They are serious about their responsibilities, seeing what needs to be done and then doing it. Generally proficient at detailed tasks, they enjoy doing little things that make life easier for others. 

Yup, that rings a bell with me, but I can tell you it doesn't always elicit the sunny outcome you might imagine:
"I've 'supported' my daughter and her husband on occasion by doing some unsolicited 'light' cleaning and rearranging 'a few' objects in their house with the intention of making life easier for them...and by 'making life easier' I seem to have meant...making them feel inadequate in their housekeeping and decorating skills."

To be sure, I don't intend for these negative outcomes to the time I'm dispensing my "services" I actually believe I'm helping these people I care about!  In fact, if I had to guess, I'd bet money that the saying, "The road to hell is paved with good intentions," was inspired by an ESFJ!

Oh well, they say the first step to recovery is discovery... wish me luck!

If you'd like to start your own journey of discovery, you can take this 98-question version of the test here at Typefinder to learn which Personality Type you are!

November 21, 2013

Watch It!

So...I found these watches that Grandma included in her piano bench gift to me...
Then, as I was rooting around through some old photos, I noticed that, in the picture above (c.1960s), it appears that Grandma and Grandpa are actually wearing these watches that I now have in my possession! I saw a cute little trick on Pinterest where you pop the backs off of old watches and insert a photo for a one-of-a-kind photo bracelet. So that's just what I did...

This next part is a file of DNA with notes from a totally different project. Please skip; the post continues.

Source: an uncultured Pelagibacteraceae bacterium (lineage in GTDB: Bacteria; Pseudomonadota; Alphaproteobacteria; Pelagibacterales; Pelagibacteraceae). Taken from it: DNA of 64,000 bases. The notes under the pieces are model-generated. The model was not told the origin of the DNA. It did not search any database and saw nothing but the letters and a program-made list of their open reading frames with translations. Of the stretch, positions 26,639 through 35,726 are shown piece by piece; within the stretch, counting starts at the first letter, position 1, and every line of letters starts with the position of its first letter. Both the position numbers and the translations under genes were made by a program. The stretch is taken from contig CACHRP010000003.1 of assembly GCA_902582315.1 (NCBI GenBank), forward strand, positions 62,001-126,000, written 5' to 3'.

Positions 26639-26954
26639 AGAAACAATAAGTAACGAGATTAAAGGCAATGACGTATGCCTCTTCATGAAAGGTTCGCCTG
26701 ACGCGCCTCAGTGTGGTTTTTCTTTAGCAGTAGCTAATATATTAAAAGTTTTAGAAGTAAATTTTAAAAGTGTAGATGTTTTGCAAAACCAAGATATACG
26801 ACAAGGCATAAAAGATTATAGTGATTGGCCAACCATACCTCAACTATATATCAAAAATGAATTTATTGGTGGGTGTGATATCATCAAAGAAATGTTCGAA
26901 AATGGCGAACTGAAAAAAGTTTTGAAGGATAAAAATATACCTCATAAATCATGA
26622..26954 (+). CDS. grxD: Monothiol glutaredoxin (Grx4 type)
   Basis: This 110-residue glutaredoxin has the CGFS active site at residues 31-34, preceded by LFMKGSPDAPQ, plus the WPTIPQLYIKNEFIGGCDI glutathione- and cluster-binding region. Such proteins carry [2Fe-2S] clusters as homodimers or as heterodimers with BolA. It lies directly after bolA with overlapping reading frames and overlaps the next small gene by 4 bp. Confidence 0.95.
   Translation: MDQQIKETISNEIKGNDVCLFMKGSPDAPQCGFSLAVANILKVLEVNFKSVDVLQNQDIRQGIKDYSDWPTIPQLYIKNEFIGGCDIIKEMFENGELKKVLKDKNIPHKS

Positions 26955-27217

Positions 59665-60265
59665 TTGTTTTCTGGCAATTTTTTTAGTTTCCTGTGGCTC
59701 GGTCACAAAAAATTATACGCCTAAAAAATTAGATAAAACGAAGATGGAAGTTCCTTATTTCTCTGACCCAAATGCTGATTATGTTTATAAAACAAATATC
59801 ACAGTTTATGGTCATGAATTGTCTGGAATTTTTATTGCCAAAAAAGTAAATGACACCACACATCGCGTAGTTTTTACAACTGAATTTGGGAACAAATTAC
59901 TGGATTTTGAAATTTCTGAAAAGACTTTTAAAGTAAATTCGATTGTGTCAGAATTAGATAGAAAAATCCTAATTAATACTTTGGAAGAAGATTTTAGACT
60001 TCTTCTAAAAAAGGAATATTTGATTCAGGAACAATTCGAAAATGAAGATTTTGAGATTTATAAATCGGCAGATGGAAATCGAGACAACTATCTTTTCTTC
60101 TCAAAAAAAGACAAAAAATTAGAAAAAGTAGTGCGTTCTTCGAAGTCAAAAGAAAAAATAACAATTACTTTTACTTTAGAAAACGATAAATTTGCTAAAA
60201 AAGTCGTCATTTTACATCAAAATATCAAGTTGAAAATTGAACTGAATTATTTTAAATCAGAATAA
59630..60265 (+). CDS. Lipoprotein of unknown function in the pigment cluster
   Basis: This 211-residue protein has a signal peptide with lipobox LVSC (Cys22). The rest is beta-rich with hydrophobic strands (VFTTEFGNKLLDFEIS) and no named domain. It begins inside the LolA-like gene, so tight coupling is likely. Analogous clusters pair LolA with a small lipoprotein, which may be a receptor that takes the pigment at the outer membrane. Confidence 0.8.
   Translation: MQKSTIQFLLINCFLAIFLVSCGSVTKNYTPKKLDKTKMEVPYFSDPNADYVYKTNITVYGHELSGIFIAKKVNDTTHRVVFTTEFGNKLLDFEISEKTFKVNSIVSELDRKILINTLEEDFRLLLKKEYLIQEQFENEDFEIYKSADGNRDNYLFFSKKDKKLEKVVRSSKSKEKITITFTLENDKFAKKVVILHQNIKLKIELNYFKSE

I had to enlarge the photo so Grandpa's face would fit in his watch frame and reduce the photo so Grandma's face would fit in hers. Maybe later I'll put Grandma's face in Grandpa's watch and vice versa...but of course any photo will do. All in all a pretty easy way to remember them and still find a use for those old watches!

November 20, 2013

The Top of Grandma's Dresser

Some time before my Grandma Hallmann passed away in 1998, she told me she was wanting to get rid of some of her things and asked me if there was anything I might want to have. Without hesitating, I shamelessly blurted out "Everything on your dresser!" I told her how whenever we'd come over to visit, that was the first place I'd run to see what new things had been collected there.

Grandma laughed out loud and was so surprised by this! (I was surprised that she laughed out loud because, though she was always a very loving grandma, she was also generally a serious grandma!) Nonetheless, after that conversation, I couldn't stop thinking about our talk and the things I remembered on her the point that I wrote a little verse* about it. Then, a few weeks later, I was presented with this:

It's a piano bench that Grandpa Hallmann had made. He had died in 1993 and, as sentimental a gift as this was, I couldn't help thinking of the talk Grandma and I had and wondered why she chose to give me this. I suddenly realized how terribly rude I had been to ask for my Grandma's personal things. I was truly grateful she thought to give me Grandpa's bench...I hugged and thanked her for it. 
Then Grandma said "open it..." (the bench opens?!)

There, inside, was everything from the top of her dresser; hankies, gum, necklaces, rings...she even included personal notes and cards she'd received from friends, just as I remembered seeing when I was a girl. Here were all her things, inside Grandpa's bench! The one difference now was that the school pictures from her dresser were not of me or my cousins, but of my own children - her great-grandchildren!